February 12, 2019
Spherix Global Insights’ Recent Multiple Sclerosis Chart Audit Shows That the Current First-Line Opportunity for High-Efficacy Disease-Modifying Therapies, Including Genentech’s Ocrevus and Biogen’s Tysabri, May Be Limited By A Small Unfavorable Prognosis Segment Size
Conversely, new start shares for Teva’s Copaxone, Biogen’s Tecfidera, Genzyme’s Aubagio, and EMD Serono’s Rebif are buoyed by preferential prescribing among the high volume of patients presenting with a favorable long-term prognosis at the time of therapy initiation
EXTON, Pa., February 12, 2019 ―With increasing focus on the early implementation of high-efficacy disease-modifying therapies (DMTs) for the treatment of multiple sclerosis (MS), US neurologists (n=213) estimate that one-third of their MS patients who started on their first-line DMT in the past year should have been offered a high-efficacy DMT based upon concerning risk factors for an unfavorable long-term prognosis. However, according to Spherix Global Insights’ recently published RealWorld Dynamix™: DMT New Starts in Multiple Sclerosis (US) audit, less than one in five new start audit patients (n=1,059) started on their first DMT no more than three months prior presented with an unfavorable long-term prognosis, suggesting that neurologists are overestimating the prevalence of such patients in their clinical practices. As a result, the first-line opportunity for high-efficacy DMTs may be more limited than current market valuations.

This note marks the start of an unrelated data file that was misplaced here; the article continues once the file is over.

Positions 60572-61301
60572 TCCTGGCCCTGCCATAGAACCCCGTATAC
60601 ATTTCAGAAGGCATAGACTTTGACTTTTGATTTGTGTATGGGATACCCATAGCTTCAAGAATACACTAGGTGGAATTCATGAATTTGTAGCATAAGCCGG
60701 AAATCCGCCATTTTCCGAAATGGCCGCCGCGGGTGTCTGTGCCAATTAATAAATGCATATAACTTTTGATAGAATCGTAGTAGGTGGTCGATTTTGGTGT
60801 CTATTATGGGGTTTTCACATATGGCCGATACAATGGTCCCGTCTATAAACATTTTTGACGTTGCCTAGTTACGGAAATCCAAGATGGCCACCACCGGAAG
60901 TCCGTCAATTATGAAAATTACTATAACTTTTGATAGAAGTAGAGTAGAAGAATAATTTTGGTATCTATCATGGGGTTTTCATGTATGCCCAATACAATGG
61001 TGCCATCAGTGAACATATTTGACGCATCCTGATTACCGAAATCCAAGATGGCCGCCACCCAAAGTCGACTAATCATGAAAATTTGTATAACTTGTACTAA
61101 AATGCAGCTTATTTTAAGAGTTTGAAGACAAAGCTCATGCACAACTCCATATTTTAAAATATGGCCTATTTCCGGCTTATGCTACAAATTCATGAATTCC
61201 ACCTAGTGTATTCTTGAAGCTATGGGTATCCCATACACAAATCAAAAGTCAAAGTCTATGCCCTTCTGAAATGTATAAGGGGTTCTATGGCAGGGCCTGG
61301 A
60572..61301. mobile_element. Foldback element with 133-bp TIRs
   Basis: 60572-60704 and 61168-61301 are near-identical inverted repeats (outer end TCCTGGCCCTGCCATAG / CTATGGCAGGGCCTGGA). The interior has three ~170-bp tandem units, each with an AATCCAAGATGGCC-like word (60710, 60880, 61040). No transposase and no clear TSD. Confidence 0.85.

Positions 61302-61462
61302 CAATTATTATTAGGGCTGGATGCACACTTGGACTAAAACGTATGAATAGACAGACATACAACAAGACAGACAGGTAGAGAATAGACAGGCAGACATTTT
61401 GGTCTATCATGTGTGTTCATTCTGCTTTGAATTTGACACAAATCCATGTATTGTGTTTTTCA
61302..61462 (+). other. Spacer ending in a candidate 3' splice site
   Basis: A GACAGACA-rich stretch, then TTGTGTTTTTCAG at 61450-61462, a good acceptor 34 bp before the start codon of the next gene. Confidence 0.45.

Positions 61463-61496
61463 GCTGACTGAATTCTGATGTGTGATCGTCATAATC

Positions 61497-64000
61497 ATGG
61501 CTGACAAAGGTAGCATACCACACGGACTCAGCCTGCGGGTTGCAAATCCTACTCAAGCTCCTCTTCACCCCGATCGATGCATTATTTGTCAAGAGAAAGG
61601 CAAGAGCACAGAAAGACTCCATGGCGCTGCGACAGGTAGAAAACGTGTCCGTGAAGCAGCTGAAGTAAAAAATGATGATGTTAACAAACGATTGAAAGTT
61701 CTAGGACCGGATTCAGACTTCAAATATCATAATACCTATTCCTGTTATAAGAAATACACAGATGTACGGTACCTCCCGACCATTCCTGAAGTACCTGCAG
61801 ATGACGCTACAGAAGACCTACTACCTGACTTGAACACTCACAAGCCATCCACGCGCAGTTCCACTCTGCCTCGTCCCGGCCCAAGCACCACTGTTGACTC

The monoclonal antibody DMTs, specifically Biogen’s Tysabri, Genentech’s Ocrevus and off label Rituxan, and Genzyme’s Lemtrada, are considered high-efficacy DMTs for first-line use by the majority of the US neurologists collaborating in the audit. Prognostic profile assessment at the time of therapy initiation has a significant impact on first-line DMT brand selection, with almost half of patients with an unfavorable prognostic profile starting therapy with a high-efficacy DMT, specifically Ocrevus or Tysabri. Indeed, more than half of Ocrevus-treated new start patients had an unfavorable prognostic profile ─ higher than that of any other DMT. Accordingly, Ocrevus captured only one-sixth the number of patients with a favorable (as opposed to unfavorable) prognostic profiles, yielding a low first-line share among this highly prevalent subgroup. Instead, patients presenting with favorable prognosis are significantly more likely to be started on standard- or moderate-efficacy DMTs, with Teva’s Copaxone, Biogen’s Tecfidera, Genzyme’s Aubagio, and EMD Serono’s Rebif significantly more likely to have been selected first line for these patients. Interestingly, Biogen’s Avonex, Mylan’s generic glatiramer acetate, and Novartis’ Gilenya shares did not differ based upon prognosis – suggesting other factors, such as MS subtype, market access, or dosing profile preference, were more influential in the first-line selection of these agents.